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Following C code example (taken from http://bugs.python.org/issue19246) executed on Windows 7 64-bit, while compiled in 32-bit mode

#include <stdio.h>
#include <stdlib.h>
#include <assert.h>

int create_huge_linked_list(void **last_item) {
    int i;
    void *prev_item = NULL;

    for(i = sizeof(void *); i < 1000000; i++) {
        void *new_item = malloc(i);
        if(new_item == NULL) {
        *(void **)new_item = prev_item;
        prev_item = new_item;
    *last_item = prev_item;
    return i;

void free_linked_list(void *last_item) {
    while(last_item != NULL) {
        void *prev_item = *(void **)last_item;
        last_item = prev_item;

int stress_heap() {
    void *last_item;
    int amount = create_huge_linked_list(&last_item);
    return amount;

void stress_twice(void) {
    int first = stress_heap();
    int second = stress_heap();
    printf("%i %i %f%%\n", first, second, 100.0 * second / first);

void stress_and_alloc_1_mb() {
    void *ptr;

    ptr = malloc(1000000);
    if(ptr != NULL) {
        printf("Successfully allocated 1 MB before stress\n");


        ptr = malloc(1000000);
        if(ptr != NULL) {
            printf("Successfully allocated 1 MB after stress\n");
        } else {
            printf("Failed to allocate 1 MB after stress\n");
    } else {
        printf("Failed to allocate 1 MB before stress\n");

int main() {
    return 0;


Successfully allocated 1 MB before stress
Failed to allocate 1 MB after stress
64855 64857 100.003084%

Result may be interpreted as: after whole memory allocation and then freeing it, memory of the process is fragmented so bad, that there is no chunk with length of 1 MB. However, the stress procedure can be repeated continuously without memory errors.

The questions are:

  1. How memory can be fragmented if it is completely unused?
  2. How memory fragmentation can be fixed for that process?
share|improve this question
I guess: 1 MB = 1048576, not 1000000. Though this really doesn't matter much here. – user2045557 Oct 15 '13 at 5:51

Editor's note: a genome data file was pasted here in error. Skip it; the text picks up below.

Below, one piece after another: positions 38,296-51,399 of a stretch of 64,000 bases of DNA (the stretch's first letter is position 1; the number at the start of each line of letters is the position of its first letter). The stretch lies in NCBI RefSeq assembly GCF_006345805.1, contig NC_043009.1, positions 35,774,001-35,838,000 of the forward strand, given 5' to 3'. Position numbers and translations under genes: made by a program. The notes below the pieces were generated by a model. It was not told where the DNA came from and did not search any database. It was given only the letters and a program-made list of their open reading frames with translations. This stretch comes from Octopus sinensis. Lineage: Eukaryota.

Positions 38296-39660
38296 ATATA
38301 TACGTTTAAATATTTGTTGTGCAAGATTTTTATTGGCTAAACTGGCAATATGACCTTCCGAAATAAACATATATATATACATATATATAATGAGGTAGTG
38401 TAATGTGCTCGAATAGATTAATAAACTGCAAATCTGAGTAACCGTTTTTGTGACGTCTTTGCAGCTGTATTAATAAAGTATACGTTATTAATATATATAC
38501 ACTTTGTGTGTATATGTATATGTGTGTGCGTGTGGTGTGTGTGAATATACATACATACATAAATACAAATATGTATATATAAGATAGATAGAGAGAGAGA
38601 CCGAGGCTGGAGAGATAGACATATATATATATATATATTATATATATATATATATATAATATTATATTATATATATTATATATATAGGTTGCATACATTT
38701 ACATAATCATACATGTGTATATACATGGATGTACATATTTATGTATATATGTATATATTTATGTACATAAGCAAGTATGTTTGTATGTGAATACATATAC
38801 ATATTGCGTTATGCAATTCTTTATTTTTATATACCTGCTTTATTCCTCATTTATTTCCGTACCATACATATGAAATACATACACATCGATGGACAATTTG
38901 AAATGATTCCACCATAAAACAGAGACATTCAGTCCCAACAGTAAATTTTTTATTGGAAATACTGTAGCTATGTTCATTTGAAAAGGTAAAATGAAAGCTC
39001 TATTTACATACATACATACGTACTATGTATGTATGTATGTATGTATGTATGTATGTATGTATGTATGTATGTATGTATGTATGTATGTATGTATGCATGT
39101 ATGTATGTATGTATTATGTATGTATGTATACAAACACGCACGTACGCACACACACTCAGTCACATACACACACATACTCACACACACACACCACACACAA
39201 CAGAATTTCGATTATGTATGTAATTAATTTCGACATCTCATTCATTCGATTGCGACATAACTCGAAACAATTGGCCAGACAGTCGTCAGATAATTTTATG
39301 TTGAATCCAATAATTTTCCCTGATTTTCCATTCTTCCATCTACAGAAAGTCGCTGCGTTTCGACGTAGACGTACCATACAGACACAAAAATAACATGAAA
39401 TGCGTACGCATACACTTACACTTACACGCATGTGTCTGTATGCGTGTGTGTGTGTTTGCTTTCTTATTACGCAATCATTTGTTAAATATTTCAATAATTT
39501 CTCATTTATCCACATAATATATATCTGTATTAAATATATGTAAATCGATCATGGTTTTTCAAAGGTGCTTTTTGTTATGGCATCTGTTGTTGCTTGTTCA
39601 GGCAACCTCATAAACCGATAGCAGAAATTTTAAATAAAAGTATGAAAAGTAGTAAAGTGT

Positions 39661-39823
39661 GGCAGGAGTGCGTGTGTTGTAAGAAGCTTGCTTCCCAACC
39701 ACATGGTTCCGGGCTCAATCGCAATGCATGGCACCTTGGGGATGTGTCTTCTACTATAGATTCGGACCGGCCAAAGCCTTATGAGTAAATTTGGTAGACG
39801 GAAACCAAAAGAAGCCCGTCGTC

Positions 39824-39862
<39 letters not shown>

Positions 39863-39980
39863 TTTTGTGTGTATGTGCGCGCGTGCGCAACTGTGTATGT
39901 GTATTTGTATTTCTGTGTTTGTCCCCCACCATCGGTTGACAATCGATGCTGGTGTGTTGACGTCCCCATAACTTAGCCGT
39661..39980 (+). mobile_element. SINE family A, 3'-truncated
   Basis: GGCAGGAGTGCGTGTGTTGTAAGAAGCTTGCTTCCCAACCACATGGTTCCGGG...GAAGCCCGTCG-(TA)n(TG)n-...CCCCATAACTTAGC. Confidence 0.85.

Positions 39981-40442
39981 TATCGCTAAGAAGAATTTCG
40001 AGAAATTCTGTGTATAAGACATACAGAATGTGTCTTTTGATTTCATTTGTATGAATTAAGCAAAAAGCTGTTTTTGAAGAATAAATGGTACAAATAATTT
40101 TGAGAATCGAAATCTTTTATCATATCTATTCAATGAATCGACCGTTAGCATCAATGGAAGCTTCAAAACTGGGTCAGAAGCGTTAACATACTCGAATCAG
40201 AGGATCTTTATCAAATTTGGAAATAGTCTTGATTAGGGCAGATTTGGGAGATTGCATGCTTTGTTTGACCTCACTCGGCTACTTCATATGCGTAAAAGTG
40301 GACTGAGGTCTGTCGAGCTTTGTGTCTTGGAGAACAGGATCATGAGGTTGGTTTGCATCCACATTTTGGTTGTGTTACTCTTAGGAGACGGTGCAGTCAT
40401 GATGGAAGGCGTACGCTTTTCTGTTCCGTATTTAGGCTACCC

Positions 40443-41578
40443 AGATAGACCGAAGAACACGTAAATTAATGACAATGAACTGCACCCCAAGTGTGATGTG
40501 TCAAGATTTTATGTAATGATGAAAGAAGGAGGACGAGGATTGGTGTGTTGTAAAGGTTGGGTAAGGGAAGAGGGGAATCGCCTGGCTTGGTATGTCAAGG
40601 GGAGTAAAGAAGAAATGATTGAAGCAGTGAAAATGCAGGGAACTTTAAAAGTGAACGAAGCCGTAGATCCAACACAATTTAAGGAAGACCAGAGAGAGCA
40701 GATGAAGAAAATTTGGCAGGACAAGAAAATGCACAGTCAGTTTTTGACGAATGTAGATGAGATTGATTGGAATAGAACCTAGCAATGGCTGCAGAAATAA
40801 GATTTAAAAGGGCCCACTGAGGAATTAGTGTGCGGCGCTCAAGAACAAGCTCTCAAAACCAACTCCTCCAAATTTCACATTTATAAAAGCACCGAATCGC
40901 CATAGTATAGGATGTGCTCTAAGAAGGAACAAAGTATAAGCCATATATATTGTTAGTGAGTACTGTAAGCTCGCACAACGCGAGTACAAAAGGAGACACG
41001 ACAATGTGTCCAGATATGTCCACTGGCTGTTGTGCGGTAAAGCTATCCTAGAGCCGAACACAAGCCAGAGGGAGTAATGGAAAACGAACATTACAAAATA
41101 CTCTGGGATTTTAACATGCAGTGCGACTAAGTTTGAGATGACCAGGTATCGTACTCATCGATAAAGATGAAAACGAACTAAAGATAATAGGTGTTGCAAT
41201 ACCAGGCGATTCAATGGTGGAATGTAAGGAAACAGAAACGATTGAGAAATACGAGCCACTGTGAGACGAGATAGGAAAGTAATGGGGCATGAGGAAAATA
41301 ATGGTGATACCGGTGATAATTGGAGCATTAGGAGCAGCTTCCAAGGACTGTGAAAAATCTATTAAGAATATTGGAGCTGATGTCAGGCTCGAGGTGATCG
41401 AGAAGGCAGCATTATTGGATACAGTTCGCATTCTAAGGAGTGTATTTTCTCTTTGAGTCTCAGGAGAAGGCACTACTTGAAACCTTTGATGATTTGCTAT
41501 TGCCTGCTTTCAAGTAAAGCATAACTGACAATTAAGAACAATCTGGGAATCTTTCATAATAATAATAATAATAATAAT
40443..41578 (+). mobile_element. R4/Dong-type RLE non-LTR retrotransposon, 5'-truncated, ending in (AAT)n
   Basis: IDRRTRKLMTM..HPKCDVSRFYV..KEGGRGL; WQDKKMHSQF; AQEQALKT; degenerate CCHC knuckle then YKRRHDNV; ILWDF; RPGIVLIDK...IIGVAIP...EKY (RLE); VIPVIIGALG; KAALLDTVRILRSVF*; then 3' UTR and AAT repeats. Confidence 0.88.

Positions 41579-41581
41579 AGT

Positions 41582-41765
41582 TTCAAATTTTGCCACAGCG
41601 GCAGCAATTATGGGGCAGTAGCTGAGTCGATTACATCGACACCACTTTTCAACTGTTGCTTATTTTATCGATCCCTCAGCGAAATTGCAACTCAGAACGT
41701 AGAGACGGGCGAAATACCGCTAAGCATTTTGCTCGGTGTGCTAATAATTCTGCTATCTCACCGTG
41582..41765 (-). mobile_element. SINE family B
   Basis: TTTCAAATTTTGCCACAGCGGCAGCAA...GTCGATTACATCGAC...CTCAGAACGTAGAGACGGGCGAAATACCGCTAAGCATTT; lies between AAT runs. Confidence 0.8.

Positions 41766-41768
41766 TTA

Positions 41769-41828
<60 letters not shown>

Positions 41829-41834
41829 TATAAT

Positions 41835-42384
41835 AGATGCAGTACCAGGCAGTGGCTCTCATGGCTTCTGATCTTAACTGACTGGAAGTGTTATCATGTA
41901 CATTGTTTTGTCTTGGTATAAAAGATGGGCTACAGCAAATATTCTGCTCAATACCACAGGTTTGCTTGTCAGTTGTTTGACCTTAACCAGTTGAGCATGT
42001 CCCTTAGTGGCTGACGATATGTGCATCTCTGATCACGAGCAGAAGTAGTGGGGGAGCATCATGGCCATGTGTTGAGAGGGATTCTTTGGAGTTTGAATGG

@WedaPashi Not necessarily, it depends on the context, it can mean both. 1 MiB can be used to prevent confusion, which is always 1048576. – orlp Oct 15 '13 at 5:56
@nightcracker: Okay Sir. Thanks – user2045557 Oct 15 '13 at 5:57


This is kind of a funny question, because we never really speak of fragmented in-use memory (let's ignore cache locality for now). Memory fragmentation becomes an issue when said memory is available to be distributed again, but previous memory allocations splitting the memory pool into smaller chunks requires joining chunks together.

I think the reason you ask this question is because you're used to the example of the worst case, where no such continuous memory block exists without moving anything. But even in non-worst cases it can be a very difficult problem detecting a potential de-fragmentation operation, causing the allocator to choke on instances of the problem where a human can easily see a solution.

But to answer your question, consider this allocated chunk of memory:


Now a and c get freed:


And now b gets freed:


Now we have three continous seperate chunks of memory in the memory pool - it requires special code to detect this, and apparently the allocator chokes on this.


The answer to this is simple: defragment the memory pool. How easy / hard this problem is depends on what kind of allocator is used and how much bookkeeping it does.

share|improve this answer
So you say, once some part of memory was allocated in block of size N it could never be used in blocks for size greater, than N? I mentioned unused in question to emphasize it is completely unused. – peterdemin Oct 15 '13 at 6:05
@peterdemin Can you fit 16 bytes in 8 bytes? You'd first need to string blocks back together, but this costs bookkeeping the allocator in question does not want to pay (or the allocator is buggy). – orlp Oct 15 '13 at 6:06
@peterdemin Also, please note that a human can be smart and see that there's 0 bytes in use so we could possibly throw all bookkeeping so far away and start clean. In practice this almost never happens, so writing special-case code for this is not worth it. – orlp Oct 15 '13 at 6:08
As you see in code snippet, I use standard malloc. And I free memory in exactly reversed order as I allocated it. – peterdemin Oct 15 '13 at 6:09
@peterdemin There's no such thing as standard malloc. Look at your implementation's allocator code to see what it exactly does and try to figure out why it can't string the blocks back together. – orlp Oct 15 '13 at 6:11

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